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Short Author Bio(s)

Denise McDonald is Associate Professor of Curriculum and Instruction and Program Coordinator of Teacher Education at the University of Houston – Clear Lake. She teaches undergraduate, masters and doctoral courses in management, curriculum, instructional strategies and qualitative research. Her interests include learning motivation and teacher preparation.

Michele Kahn is Associate Professor of Multicultural Education in the program of Studies in Language and Culture at the University of Houston – Clear Lake. She teaches undergraduate, masters and doctoral courses in multicultural education, intercultural communication, American pluralism and the study of language. Her areas of expertise include intercultural and multicultural education, language teaching and learning.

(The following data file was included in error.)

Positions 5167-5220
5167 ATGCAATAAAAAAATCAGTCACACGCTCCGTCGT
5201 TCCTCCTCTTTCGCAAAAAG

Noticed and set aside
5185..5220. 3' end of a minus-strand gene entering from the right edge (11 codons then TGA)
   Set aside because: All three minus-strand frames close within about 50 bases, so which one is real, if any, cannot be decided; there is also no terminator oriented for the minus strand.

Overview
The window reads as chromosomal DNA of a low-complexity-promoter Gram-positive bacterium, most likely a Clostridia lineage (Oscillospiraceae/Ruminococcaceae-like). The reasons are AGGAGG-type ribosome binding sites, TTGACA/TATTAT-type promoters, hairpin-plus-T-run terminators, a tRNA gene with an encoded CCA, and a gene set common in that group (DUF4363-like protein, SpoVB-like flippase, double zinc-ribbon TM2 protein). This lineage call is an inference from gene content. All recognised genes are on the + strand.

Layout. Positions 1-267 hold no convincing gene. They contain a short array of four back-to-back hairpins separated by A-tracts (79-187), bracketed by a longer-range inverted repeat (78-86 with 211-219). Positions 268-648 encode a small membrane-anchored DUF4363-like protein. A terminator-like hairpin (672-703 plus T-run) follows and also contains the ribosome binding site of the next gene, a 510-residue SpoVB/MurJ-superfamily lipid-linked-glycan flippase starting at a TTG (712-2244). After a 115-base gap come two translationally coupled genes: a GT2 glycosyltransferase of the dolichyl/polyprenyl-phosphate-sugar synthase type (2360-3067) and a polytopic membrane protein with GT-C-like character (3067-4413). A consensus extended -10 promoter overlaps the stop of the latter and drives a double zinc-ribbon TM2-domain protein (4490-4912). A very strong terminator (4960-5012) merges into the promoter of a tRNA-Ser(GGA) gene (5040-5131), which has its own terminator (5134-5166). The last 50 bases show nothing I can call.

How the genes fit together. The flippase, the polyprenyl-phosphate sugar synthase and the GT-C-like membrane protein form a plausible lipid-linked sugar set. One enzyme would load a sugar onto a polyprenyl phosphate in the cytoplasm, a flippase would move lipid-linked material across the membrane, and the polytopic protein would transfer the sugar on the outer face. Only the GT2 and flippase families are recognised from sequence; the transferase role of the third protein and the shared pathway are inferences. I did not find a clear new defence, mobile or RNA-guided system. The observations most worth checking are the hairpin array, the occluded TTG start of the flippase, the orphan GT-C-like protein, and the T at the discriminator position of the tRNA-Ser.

Abstract

This paper discusses and examines the effectiveness of course assignments designed to promote reflection processes and critical thinking of pre-service teachers. Specifically, the study explores and identifies the range of students’ level of reflectivity and critical examination of their own developing pedagogy, with foci on content knowledge, dispositions and teaching skills. In general, initial findings indicate students’ levels of reflectivity ranged from “self” to “outside of self” to “beyond self” concerns or focus. Analysis further revealed that the students’ existing epistemological beliefs possibly mediate their level of reflectivity by either inhibiting the reflective process (most evident with those focused on task, grade, time, procedures and some performance concerns), or supported the reflective thinking flow (most evident through focus on interest, identity, expectations, relevancy, development, personal and student impact concerns).

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